Apple sends independent inspectors to suppliers’ Chinese factories

The Takeaway

In an effort to protect its public image, Apple has hired auditors from the Fair Labor Association to inspect the facilities in China where their electronics are produced. 

Recent public and media attention, has forced Apple to divulge information about its suppliers. Now, the Fair Labor Association will look at the safety and working conditions of Apple’s suppliers and will publish its findings.   

According to David Barboza, Shanghai business correspondent for The New York Times, Apple’s suppliers faces a long list of workplace violations.

“Often we found workers who were working 90, 100, or more hours a week, not just violating Apple’s code of conduct, but the law. Then there are the safety hazards. We documented the case of this explosion that killed 4 workers and injured about 20 others at a factory in Chengdu,” Barboza said.

According to The New York Times, “auditors have found instances of excessive overtime, underage workers, improperly disposed hazardous waste and falsified records… Two years ago, 137 workers at an Apple supplier in eastern China were injured after they were ordered to use a poisonous chemical to cleaniPhonescreens.”

Barboza said Apple’s decision to invite in outside auditors is in direct response to the recent media coverage.

“There are violations in the factories that supply Apple and Apple wants to get on top of that before too long,” Barboza said. “They’ve been under some pressure to show that they’re doing something about their factories in China.”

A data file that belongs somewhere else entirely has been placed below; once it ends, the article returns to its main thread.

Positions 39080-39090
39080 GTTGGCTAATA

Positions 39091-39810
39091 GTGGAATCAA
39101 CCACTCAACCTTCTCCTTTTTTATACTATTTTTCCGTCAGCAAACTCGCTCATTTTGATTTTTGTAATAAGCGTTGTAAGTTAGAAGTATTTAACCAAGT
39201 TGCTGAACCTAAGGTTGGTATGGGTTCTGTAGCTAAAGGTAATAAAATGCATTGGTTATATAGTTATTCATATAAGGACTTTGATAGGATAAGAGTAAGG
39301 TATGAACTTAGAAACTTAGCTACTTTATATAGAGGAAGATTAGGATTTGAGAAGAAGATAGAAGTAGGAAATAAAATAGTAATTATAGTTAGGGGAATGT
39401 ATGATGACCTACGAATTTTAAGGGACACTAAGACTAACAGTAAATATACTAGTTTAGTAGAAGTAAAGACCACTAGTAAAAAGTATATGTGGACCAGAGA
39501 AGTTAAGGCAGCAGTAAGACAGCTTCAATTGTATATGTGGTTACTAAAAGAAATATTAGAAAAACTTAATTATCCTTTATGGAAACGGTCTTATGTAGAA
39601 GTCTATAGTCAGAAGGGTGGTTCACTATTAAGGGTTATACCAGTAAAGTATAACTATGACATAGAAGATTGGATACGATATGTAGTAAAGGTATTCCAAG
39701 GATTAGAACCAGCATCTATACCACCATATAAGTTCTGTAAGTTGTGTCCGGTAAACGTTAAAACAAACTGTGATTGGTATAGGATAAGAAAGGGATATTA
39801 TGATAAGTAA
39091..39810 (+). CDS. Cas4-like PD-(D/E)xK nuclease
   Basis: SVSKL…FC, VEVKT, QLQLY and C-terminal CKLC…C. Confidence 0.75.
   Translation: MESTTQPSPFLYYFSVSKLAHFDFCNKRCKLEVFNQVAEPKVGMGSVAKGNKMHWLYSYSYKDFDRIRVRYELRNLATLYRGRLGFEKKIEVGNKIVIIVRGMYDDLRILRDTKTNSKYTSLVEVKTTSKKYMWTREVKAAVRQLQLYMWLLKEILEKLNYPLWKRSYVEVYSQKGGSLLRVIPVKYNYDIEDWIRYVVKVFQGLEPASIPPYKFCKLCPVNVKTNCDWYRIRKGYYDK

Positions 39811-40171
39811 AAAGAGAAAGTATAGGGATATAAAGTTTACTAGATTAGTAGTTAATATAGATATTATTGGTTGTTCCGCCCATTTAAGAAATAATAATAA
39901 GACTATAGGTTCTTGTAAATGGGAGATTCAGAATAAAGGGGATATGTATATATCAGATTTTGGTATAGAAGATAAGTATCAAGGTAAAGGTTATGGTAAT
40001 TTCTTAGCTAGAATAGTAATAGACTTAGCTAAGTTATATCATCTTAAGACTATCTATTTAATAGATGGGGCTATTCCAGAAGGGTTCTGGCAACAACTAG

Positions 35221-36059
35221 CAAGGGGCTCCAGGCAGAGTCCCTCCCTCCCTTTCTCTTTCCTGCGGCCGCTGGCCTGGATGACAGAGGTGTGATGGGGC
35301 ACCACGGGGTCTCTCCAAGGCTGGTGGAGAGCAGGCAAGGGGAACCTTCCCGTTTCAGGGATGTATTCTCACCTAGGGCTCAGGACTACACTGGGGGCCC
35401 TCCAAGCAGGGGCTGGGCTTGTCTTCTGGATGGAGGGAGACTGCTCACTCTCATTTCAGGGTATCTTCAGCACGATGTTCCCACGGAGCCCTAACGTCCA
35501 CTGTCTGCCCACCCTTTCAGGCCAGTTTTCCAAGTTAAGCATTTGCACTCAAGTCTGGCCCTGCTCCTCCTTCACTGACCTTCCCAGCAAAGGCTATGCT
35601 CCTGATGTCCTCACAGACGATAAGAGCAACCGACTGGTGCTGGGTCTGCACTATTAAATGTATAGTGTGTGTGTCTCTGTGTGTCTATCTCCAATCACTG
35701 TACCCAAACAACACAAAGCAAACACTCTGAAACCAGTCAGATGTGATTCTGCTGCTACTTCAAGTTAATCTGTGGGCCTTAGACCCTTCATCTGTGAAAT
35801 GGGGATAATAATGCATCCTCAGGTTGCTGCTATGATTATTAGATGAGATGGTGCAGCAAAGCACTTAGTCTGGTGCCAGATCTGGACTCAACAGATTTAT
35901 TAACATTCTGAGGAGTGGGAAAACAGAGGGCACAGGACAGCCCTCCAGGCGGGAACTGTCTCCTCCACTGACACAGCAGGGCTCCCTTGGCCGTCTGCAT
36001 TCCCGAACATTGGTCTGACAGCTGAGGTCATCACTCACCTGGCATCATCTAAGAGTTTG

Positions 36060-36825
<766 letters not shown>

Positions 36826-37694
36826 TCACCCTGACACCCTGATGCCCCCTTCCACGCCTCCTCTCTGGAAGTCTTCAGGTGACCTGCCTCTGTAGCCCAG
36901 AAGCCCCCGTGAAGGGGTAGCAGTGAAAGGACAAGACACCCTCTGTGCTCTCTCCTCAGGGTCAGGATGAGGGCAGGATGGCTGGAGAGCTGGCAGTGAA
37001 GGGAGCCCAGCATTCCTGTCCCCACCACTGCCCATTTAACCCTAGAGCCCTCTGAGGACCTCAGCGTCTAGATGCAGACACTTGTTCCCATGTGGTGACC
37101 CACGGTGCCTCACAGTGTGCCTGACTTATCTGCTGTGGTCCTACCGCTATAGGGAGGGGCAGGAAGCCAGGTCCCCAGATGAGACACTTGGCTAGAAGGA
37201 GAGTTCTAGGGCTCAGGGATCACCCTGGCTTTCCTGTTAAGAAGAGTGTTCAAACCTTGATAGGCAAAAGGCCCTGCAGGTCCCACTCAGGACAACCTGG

Barboza said workplace violations that have been uncovered at facilities operated for Apple are not unique. Many American companies are currently being accused of supporting unsafe working conditions at facilities that make their products.

In an interview with The New York Times, Sasha Lezhev of the Enough Project, a social justice group, said Apple’s decision has far-ranging consequences. Because Apple has such a strong pull on market forces, they have the ability to change the way American companies do business in China.

 “The problem with the F.L.A. is that it lives by rules set up by the companies itself…Real transparency will transform the electronics industry. But if it’s just a whitewash, I’m not sure how much will change,” Lezhev said.

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